The subplot with the Strucker family was also pretty strong this week, as we finally meet the mysterious Madeline Risman, who was foreshadowed on The Gifted even back during Season One. Madeline seems to have the answer to Reed’s problems, successfully finding a way to suppress the uncontrollable flare-ups of Reed’s powers, using some help from Lauren’s genetics. The Strucker’s are even relieved to hear that Madeline has no interest in mutant politics, and only wants to help, even agreeing to shelter the Strucker family while she gets to work. Lauren even gets a great chance to make a friend and think about a seemingly normal existence at UNC at the same time, as proven by her new friend being another mutant working for Madeline. As you can imagine though, things aren’t quite so simple, as Lauren’s new mutant friend eventually blabs that Madeline wants to develop another mutant cure (yes, we’re going down the X-Men: The Last Stand road again, apparently), and Lauren might just be the key to it! We also got confirmation of another fact that many X-Men fans no doubt already suspected, namely that Madeline Risman is the sister of Matthew Risman, an enemy of the X-Men from Marvel Comics lore, who also happens to be the founder of the Purifiers in Fox’s X-Men universe! This is exciting, because it very likely means that Turner is about to find his way back to the Strucker family in the most unlikely of ways, ironically right after they’ve branched off from the Mutant Underground!
The only characters that were stuck with a slower storyline this week were John and Clarice, who have the thankless task of following Rebecca’s dimension-shredding trail in this episode, and not really doing much else. The two have a conversation about John’s apparent death wish when it comes to bringing down the Inner Circle, but it doesn’t truly register, since this does somewhat come out of nowhere. John’s been struggling far more with guilt than recklessness this season, and it seems weird that Clarice wouldn’t be at least a little sensitive to the fact that John has taken a lot on his shoulders, and is just trying to do right for his mutant family. Regardless, the two do eventually find Rebecca, who tips them off that the Inner Circle is looking for something called ‘Regimen’, before disappearing again. This tease doesn’t currently go anywhere though. Rebecca fleeing the Inner Circle even ends up being almost entirely pointless to boot, since Fade just abruptly recaptures her by the end of the episode. This just makes it feel like the show had to force an excuse to throw the Mutant Underground a bone through Rebecca’s temporary defection, since the trail of the Inner Circle had gone pretty impossibly cold.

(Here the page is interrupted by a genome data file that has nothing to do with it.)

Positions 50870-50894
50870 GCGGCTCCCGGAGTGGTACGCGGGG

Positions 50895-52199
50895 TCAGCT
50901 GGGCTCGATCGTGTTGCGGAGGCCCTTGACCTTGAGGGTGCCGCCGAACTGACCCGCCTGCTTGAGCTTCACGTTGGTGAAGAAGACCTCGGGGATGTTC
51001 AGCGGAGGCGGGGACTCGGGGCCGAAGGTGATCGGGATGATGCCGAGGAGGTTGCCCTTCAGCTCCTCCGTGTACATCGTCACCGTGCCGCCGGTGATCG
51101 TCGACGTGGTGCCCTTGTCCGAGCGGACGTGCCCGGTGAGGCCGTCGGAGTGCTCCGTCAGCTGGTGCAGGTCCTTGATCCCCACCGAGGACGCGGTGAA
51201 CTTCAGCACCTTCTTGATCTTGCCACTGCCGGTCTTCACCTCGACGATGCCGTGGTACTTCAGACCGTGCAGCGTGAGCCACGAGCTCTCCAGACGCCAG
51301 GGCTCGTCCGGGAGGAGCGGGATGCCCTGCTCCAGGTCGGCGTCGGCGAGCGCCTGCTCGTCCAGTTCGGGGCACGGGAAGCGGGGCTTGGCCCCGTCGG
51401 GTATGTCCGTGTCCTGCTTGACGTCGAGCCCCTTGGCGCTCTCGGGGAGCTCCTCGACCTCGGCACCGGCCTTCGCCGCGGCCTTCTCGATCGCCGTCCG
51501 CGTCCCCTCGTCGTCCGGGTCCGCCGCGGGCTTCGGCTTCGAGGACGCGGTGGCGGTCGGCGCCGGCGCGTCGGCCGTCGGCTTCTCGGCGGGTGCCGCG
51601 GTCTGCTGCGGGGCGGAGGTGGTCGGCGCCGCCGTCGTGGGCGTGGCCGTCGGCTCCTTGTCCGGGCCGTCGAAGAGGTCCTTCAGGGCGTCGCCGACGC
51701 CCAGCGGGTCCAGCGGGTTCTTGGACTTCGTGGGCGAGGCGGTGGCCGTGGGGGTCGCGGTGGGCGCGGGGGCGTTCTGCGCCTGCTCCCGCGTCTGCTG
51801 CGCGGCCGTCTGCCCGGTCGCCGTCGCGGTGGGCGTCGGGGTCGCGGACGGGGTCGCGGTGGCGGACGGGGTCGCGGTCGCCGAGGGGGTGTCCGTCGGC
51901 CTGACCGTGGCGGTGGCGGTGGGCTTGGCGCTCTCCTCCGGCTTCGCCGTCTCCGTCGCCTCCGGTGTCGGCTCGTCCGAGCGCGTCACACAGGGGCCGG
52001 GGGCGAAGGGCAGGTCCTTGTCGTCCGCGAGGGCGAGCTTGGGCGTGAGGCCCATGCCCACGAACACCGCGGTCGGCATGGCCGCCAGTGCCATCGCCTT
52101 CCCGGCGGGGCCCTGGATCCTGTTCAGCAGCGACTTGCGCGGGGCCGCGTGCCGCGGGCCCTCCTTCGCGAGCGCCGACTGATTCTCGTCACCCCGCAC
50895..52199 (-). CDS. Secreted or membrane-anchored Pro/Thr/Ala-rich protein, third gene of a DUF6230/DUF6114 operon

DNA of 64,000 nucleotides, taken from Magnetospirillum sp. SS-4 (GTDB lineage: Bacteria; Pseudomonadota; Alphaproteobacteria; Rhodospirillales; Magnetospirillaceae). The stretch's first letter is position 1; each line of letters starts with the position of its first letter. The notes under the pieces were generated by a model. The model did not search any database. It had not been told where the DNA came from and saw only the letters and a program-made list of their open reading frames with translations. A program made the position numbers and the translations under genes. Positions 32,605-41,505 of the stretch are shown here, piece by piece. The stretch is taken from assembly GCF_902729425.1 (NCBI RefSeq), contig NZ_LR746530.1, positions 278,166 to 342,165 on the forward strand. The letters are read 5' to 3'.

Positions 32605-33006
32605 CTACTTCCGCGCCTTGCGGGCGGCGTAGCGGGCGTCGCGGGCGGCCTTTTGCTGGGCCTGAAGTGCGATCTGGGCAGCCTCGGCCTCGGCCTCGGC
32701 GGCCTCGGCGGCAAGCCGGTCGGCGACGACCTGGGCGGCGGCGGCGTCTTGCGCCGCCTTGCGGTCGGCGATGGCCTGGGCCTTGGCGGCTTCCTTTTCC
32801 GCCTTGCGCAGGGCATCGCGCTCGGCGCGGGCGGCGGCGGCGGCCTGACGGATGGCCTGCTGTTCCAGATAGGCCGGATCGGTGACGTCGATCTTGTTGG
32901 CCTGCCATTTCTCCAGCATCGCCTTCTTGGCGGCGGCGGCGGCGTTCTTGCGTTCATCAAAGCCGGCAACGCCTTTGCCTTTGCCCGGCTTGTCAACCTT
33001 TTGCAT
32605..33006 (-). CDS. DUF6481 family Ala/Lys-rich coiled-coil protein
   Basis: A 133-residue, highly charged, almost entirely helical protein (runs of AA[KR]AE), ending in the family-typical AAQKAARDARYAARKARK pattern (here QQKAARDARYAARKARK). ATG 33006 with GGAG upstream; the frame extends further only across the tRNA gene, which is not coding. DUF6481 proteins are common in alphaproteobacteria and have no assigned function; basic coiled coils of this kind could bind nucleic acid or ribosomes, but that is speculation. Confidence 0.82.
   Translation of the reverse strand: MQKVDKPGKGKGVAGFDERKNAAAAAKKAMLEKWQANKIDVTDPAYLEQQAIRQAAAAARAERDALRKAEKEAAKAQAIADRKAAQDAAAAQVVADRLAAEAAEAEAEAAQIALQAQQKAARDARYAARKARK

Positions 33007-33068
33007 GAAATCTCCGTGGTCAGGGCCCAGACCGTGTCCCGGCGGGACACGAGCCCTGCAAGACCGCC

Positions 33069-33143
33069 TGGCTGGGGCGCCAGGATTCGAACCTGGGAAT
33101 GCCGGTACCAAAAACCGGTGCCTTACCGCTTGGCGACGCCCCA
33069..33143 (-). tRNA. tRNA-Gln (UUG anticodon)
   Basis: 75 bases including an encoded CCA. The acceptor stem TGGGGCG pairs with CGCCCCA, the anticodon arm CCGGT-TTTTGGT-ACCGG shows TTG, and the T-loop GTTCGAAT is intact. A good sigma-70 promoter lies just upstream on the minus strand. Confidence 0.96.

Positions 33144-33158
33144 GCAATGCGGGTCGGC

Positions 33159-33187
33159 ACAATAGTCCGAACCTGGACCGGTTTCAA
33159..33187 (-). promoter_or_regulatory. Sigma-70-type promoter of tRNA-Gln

Still, “the dreaM” provided a strong focus on family drama, while also continuing to elevate the stakes of Fox’s X-Men universe, in the wake of Rebecca’s violence at Creed Financial. I hope that the show doesn’t re-tread old ground with the whole ‘mutant cure’ storyline, which X-Men: The Last Stand already didn’t do the best job with, but at best, perhaps this will be a chance to present a better take on this story hook than 2006’s ill-fated X-Men movie threequel did. Clearly however, it was Lorna that ended up stealing this episode and running with it, finally directly confirming that her birth father is in fact Magneto, and finding a surprisingly poignant way to get Dawn away from the escalating violence that the Inner Circle is now facing. The separate dilemmas facing the Strucker family, the Mutant Underground and the Inner Circle alike all effectively set the stage for a pretty exciting midseason finale to follow this, with the entire world seeming like it’s set to erupt into full-blown chaos at any moment. With things so tense, perhaps Madeline developing another mutant cure might not seem like such a bad thing, even though I imagine that Lauren in particular will probably start immediately conspiring to destroy it, cost to the world be damned!
- Superb exploration of Lorna's motivations and backstory
- Smart, heartfelt solution to get Dawn away from the Inner Circle
- Lauren potentially becoming the catalyst to a new mutant cure
- Clarice/John subplot is pretty dull
- Rebecca fleeing the Inner Circle is ultimately pointless